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Gov. Markell seeks expansion of state-sponsored scholarships in weekly message

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Delaware Public Media
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Delaware Public Media

Delaware Governor Jack Markell and a group of state lawmakers introduced legislation this week to allow part-time college students to access state-sponsored college grants.

 

In his weekly message, the governor touted the success of the state’s SEED and Inspire scholarship.

But Markell says many prospective students don’t qualify for the SEED scholarships because they care for children or work part-time to support their family.

 

“No one should be denied a successful future because of circumstances beyond their control. I’m proud to join the original founder of SEED – Senator Harris McDowell – to propose legislation that expands the program for those who must attend part-time or take a semester off.”

 

You currently have to be a full-time student to be eligible for a SEED Grant.

The governor says the grant programs have provided 20,000 high school graduates with two years of free college tuition over the past decade.  

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Full text of Gov. Markell's weekly message:

More than ever, access to good jobs and a rewarding career requires education and training beyond a high school diploma. We have no higher priority than to ensure that we give all Delawareans affordable opportunities to gain the right skills for today’s economy.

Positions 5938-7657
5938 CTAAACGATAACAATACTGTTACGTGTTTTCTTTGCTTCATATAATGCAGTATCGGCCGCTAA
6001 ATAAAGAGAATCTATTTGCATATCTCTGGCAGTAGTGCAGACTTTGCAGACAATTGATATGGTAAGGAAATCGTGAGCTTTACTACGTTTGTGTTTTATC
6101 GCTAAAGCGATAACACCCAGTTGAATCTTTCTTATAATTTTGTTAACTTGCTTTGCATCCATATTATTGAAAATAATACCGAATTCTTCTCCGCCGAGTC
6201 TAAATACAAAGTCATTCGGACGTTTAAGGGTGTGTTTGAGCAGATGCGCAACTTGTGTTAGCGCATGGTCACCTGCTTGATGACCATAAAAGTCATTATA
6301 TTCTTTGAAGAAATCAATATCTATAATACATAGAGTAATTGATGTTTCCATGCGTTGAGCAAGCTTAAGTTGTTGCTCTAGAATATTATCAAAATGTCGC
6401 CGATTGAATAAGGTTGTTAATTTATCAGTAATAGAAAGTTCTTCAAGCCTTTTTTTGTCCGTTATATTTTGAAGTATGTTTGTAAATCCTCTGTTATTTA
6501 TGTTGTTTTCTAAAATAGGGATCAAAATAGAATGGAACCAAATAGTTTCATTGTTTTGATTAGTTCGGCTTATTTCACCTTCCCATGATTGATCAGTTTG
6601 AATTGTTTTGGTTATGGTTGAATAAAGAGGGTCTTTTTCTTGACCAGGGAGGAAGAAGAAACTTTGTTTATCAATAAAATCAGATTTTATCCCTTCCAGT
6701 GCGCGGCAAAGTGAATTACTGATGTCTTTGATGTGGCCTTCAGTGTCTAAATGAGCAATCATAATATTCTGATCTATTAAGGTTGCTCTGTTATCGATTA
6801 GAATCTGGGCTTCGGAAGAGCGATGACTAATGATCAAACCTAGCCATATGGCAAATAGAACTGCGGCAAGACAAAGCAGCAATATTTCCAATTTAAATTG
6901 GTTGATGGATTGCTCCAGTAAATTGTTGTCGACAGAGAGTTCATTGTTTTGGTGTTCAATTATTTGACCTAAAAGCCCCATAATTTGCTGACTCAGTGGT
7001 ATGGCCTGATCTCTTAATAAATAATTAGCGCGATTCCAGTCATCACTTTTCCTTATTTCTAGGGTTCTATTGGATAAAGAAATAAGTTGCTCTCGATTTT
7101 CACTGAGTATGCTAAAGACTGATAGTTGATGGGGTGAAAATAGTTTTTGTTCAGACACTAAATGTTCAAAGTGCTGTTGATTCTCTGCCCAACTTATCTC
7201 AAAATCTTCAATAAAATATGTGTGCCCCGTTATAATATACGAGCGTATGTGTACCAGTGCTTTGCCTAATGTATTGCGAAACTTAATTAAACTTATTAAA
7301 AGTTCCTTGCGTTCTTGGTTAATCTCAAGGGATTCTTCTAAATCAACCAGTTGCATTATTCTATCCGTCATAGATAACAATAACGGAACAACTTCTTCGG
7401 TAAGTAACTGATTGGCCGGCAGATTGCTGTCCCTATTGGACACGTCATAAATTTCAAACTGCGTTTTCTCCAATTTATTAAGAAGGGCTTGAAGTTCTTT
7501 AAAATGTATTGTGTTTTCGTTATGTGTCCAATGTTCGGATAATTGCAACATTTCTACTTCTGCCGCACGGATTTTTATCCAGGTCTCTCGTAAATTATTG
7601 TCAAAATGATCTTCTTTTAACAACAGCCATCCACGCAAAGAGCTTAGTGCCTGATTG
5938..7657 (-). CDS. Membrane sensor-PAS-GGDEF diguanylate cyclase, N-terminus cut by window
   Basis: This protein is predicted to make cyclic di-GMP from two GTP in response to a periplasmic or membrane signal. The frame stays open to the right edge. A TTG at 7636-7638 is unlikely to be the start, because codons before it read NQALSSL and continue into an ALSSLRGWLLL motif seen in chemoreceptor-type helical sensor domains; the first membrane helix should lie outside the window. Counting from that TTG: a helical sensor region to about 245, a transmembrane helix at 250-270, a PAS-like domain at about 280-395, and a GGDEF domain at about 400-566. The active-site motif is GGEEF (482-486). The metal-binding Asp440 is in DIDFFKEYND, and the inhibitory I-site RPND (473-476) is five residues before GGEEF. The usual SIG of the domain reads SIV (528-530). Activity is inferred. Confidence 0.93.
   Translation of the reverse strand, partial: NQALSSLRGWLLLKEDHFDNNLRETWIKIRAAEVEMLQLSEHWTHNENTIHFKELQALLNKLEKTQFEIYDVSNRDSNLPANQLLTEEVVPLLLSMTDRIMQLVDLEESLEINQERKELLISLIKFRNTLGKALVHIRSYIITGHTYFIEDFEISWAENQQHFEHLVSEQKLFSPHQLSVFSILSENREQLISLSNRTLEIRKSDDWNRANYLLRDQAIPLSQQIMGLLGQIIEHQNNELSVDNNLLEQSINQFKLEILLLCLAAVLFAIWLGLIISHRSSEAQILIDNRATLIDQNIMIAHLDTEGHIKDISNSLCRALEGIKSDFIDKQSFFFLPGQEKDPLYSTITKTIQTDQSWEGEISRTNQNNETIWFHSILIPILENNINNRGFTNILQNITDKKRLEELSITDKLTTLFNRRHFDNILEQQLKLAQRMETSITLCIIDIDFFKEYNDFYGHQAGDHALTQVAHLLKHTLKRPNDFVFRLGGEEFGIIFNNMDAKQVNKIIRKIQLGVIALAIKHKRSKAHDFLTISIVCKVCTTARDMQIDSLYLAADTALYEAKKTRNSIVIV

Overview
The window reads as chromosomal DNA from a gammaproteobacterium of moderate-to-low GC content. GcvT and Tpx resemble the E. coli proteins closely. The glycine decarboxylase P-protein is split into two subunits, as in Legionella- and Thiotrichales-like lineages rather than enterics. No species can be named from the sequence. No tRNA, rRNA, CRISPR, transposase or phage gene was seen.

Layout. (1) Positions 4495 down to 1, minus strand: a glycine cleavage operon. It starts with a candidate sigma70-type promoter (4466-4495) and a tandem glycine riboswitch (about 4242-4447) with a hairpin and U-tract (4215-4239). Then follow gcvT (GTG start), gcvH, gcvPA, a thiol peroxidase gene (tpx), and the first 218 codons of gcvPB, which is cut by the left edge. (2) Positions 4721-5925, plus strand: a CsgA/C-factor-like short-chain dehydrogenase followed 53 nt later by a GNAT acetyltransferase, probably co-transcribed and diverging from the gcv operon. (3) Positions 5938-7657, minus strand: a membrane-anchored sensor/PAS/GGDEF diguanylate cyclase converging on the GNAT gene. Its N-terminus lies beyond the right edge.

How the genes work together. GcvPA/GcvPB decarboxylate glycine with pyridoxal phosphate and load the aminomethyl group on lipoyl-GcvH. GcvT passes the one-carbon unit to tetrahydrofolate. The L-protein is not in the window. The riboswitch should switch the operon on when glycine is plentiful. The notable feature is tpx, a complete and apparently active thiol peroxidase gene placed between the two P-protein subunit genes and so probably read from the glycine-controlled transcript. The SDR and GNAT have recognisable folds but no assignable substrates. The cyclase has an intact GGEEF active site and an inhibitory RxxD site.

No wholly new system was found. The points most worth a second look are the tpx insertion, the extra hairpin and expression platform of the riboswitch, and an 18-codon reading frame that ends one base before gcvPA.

When we give that chance to our hardworking and determined workforce the impact is clear. You can see the results in the 50 young Delawareans who just completed intensive training in health care and customer service through our partnership with the McKinsey Social Initiative. The graduates told us that prior to joining the programs, they were unemployed or underemployed, felt frustrated and stressed, and saw no way to jumpstart their careers. Now they have job opportunities that they could not have previously imagined in fields like nursing and hospitality. We must continue to grow that initiative. 

While that program is free for students, we know the cost of advanced education is daunting for many. For the past decade, our SEED and Inspire scholarships have opened the door for nearly 20,000 high school graduates to receive two years of free college tuition. But some who need help the most can’t access these scholarships because they can’t attend school full-time or they need to interrupt their studies to care for young children or earn money to support their families.  No one should be denied a successful future because of circumstances beyond their control. I’m proud to join the original founder of SEED – Senator Harris McDowell – to propose legislation that expands the program for those who must attend part-time or take a semester off. 

By building on these efforts, we’ll continue to remove unnecessary obstacles to success and create opportunity for all Delawareans to reach their potential, while building a stronger workforce to grow our economy. And that will keep Delaware moving forward.

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